As an often-injured distance runner, I have done my time in massage rooms. I have also bought myriad muscle rollers and lacrosse balls, which I’ve dug mercilessly into my psoas muscles countless times while sprawled on the floor and grimacing at my television. Hey — anything to keep tight legs at bay. I saw the HoMedics Therapist Select Elite Percussion Massage Gun as a less painful and humiliating way to prepare my body for a run; so I jumped at the opportunity to try it. To see if the massage gun passed the pain test and pick up the device ahead of the holiday season, scroll below.
Why the HoMedics massage gun is worth it
Four interchangeable attachments with varying sensations
Simple user interface
Comes with compact storage case
The Elite Percussion gun from HoMedics is part of a growing athlete self-care and at-home recovery industry that includes specialty mattresses, Epsom salts and even inflatable pants. The idea is to use DIY remedies that keep you healthy without having to constantly run to the physiotherapist, chiropractor, or — God forbid — surgeon. This massage gun is an everyday version of its ilk; not as expensive as many of its competitors, but still punchy enough to be a solid gateway drug into the art of self-massage, if there is such a thing.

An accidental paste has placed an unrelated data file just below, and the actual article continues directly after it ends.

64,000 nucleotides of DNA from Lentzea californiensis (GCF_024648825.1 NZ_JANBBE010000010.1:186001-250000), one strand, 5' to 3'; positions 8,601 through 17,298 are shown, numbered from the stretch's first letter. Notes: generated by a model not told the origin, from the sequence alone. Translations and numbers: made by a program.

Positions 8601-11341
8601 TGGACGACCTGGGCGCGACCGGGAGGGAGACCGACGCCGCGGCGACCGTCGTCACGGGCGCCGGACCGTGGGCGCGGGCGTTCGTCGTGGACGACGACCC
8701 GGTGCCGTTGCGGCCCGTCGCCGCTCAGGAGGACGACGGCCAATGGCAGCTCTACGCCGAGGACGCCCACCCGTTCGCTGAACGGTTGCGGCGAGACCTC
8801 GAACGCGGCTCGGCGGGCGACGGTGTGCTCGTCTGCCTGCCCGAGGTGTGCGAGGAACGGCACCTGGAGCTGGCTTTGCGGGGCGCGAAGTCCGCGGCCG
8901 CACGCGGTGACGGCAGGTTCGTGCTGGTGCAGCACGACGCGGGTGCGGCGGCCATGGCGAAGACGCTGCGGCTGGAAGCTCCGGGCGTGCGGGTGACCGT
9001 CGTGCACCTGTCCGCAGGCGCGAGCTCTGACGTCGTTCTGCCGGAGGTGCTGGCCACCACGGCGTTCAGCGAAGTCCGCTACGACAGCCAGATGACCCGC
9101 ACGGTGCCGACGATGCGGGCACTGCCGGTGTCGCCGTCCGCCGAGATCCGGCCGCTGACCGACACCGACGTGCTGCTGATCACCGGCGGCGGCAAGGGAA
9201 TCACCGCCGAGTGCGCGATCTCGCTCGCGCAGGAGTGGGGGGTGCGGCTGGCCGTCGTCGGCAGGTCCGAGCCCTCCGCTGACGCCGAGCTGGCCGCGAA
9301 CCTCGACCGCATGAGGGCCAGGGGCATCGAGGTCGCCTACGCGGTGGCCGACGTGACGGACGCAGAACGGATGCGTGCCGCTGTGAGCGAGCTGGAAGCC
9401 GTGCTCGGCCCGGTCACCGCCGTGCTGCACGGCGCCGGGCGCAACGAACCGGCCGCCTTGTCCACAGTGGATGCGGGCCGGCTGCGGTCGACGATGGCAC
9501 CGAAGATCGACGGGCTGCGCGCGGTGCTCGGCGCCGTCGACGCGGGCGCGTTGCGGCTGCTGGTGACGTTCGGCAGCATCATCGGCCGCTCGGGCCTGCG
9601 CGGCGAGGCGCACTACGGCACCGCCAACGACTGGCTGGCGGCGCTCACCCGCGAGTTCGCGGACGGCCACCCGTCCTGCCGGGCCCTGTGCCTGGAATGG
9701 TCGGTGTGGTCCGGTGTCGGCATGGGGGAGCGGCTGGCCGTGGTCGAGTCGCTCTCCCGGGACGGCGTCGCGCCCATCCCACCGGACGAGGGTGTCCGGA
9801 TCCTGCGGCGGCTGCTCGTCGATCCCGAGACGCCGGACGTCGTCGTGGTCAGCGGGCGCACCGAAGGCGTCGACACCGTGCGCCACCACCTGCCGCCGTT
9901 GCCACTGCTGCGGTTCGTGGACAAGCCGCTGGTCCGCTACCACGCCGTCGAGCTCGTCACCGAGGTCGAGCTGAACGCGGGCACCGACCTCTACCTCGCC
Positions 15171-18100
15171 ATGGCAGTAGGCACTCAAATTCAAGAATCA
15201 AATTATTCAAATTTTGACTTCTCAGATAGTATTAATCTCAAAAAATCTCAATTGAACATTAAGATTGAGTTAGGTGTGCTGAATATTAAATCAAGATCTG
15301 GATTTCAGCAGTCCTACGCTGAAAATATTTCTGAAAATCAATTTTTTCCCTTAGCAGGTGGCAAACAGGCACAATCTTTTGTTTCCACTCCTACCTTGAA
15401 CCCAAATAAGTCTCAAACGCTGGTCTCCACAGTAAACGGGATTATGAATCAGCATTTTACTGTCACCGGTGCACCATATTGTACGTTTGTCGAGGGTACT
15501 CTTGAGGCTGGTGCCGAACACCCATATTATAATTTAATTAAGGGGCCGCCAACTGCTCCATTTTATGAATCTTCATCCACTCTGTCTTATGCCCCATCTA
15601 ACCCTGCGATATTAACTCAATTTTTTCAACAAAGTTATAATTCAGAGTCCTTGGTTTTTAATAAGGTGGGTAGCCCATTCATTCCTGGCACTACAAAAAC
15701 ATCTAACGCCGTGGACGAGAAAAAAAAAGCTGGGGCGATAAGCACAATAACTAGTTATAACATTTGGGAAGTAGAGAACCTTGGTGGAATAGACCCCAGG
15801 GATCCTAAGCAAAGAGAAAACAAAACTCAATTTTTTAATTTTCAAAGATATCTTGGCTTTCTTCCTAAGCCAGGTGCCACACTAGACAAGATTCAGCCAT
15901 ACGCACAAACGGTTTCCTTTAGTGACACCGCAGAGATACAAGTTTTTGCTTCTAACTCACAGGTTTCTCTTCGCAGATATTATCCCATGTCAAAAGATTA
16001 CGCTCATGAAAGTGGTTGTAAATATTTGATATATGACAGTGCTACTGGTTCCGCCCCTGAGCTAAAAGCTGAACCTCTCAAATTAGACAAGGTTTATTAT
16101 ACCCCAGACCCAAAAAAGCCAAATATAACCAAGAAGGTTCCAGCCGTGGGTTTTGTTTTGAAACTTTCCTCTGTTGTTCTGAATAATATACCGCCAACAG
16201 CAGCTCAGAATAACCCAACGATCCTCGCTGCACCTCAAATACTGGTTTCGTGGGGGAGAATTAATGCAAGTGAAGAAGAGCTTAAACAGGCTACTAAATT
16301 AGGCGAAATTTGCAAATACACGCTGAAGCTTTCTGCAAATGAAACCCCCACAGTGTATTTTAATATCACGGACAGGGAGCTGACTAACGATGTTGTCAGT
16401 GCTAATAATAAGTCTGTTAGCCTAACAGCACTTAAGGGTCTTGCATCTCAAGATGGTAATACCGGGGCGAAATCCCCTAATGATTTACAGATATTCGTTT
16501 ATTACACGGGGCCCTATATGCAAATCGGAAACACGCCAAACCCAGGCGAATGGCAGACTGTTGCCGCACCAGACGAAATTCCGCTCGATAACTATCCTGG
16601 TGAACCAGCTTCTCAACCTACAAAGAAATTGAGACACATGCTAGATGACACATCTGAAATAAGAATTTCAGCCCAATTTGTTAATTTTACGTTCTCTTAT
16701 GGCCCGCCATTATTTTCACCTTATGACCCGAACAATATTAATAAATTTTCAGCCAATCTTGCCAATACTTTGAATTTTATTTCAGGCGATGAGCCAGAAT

What reviewers think
Twenty-five people have reviewed the massage gun on Walmart.ca, and its aggregate rating sits at 4.1 stars.
"It is perfect for sore body parts and for after workouts," said one reviewer, adding that they were "worried that this might not have enough power, but it is strong enough to really massage body parts." Another said, "There are cheaper brands but I trust Homedics, you can leave it to recharge without worrying about over-charge causing fire or battery life dying quickly after 2 months."
I tried it. Here's what I think
The fitness world is rife with gimmicks and hacks — this is not one of them. I found the gun knob allowed me to dig into my muscles more easily, effectively, and pointedly than a lacrosse ball or muscle roller. Of course, massaging is kind of like tickling: you can’t totally do it to yourself. So, for chronically tight muscles, I would still recommend seeing a massage therapist or investing in a fancier gun like the Theragun Pro, which can deliver a deeper, more powerful treatment. Fancier models also outdo the Elite Percussion’s somewhat crummy battery time of 2.5 hours. But remember: the EP is a fine choice for less than $100 (the Theragun costs seven times that; and regular sessions with a massage therapist will also eat at your savings, especially if you have no coverage).
But, for the occasionally sore fitness fan who loathes the idea of rolling around the floor just to untangle knots in your back, this $80 may be the best you ever spend.